The Indiana Pacers decision to let Frank Vogel walk may have been questionable, but when I first heard of the Memphis Grizzlies choice to fire head coach Dave Joerger, I thought it was deplorable. However, apparently Joerger was trying to work his way out of Memphis, which makes it understandable for Memphis’s front office to be ticked off. With that said, this development will set the Grizzlies franchise back and here are four reasons why.
1. Joerger was successful
Joerger amassed a 148-99 record in his three seasons in Memphis, taking them to the playoffs each year. He and the Grizzlies made some noise in the playoffs when they were there, too. In year one, Joerger and the Grizzlies battled Kevin Durant and Russell Westbrook in a hard-fought seven game first round series. Last year, the Grizzlies had Golden State on their heels in the conference semifinals before the Warriors rallied to win. Considering that Joerger can’t control the fact that Memphis lacks the star power of other teams in the West, I think he took the Grizzlies as far as reasonably possible.
2. The Grizzlies were easily the most injury-ravaged team this year
The Grizzlies broke an NBA record by having 28 players log at least a minute of regular season action this year. The fact that Memphis even made the playoffs without Marc Gasol, Mike Conley, Zach Randolph and others for large portions of the year is impressive. Heck, the Grizzlies were stuck with Jordan Farmar, who was running point in the Israeli league at the start of the season, as their point guard in the playoffs. Considering all of this, Memphis should have recognized the job Joerger did and tried to reconcile.
3. This is the second coach in a row the Grizzlies have let go prematurely
Before hiring Dave Joerger, the Grizzlies let go of Lionel Hollins even though Memphis was coming off a conference finals appearance. What does it say about their organization that they don’t have any commitment to their head coaches, even when they are successful? Now that they fired Joerger after only three seasons, I don’t see how Memphis is able to attract another high-quality head coach.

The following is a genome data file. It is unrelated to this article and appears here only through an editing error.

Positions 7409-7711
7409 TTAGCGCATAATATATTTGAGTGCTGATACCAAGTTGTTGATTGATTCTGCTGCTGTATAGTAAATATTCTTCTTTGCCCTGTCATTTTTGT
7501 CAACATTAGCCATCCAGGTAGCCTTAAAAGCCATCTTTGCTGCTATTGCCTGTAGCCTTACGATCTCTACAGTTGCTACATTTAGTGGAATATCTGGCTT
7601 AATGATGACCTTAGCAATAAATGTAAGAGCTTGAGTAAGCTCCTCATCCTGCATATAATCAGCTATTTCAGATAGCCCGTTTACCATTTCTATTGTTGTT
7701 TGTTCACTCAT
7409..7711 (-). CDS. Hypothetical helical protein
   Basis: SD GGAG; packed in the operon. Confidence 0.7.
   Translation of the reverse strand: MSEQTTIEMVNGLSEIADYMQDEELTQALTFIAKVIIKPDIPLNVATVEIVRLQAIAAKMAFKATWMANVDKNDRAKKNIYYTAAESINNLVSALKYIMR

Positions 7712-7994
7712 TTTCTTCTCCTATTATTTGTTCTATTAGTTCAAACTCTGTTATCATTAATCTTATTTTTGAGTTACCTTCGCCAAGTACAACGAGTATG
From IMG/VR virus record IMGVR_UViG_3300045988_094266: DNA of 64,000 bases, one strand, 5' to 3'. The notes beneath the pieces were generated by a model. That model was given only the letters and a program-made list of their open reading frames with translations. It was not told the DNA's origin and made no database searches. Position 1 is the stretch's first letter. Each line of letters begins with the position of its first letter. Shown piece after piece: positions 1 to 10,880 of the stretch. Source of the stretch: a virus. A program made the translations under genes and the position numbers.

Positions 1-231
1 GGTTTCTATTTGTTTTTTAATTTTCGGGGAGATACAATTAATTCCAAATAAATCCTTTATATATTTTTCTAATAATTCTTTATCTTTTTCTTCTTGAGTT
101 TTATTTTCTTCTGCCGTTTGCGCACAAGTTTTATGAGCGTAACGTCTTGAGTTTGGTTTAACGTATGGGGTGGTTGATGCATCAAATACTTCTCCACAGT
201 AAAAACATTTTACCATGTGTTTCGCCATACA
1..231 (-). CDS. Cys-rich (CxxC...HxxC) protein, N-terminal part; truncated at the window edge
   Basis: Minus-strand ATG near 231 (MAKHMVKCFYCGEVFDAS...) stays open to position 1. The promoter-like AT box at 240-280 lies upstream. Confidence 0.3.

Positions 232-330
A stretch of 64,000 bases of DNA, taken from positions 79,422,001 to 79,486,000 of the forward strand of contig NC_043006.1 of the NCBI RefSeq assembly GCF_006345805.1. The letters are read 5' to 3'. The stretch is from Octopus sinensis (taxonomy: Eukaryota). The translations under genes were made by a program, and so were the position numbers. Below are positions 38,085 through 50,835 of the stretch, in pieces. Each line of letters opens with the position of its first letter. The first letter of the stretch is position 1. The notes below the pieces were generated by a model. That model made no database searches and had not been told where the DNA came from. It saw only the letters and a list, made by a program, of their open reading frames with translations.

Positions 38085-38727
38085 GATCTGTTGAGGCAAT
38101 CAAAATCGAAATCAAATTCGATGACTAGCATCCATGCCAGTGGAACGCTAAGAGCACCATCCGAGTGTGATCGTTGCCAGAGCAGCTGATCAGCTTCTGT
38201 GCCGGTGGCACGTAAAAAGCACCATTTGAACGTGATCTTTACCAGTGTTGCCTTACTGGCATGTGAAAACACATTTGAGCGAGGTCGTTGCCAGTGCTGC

4. Continuity wins in sports, which is something that Memphis lacks
Did it ever occur to not only Memphis, but other sports franchises like the Cleveland Browns who constantly change coaches, that continuity is vital to success? Look at some of the more successful franchises in sports, like the San Antonio Spurs, New England Patriots, and Pittsburgh Steelers. Their coaches and front office personnel all have long tenures in the organization. Alternatively, teams like the Browns, the Washington Redskins, and the New York Knicks are always overhauling their management.
It is naive to not believe that there is some sort of positive relationship between continuity in management and success. Certainly there are other factors that explain why coaches like Gregg Poppovich have hung around for decades and I’m not saying coaches should have long leashes even when they don’t perform well. I also acknowledge the argument that you have to win in order to remain the coach; you can’t necessarily remain the coach and expect to win.
But Dave Joerger has won and he has been successful, particularly given the personnel he had to work with. And while I expect him to land on his feet in the coming weeks, Memphis’s decision to disrupt their continuity by letting go of another quality coach-even if they feel it was justified-will set their franchise back at least for the next few seasons, possibly even longer.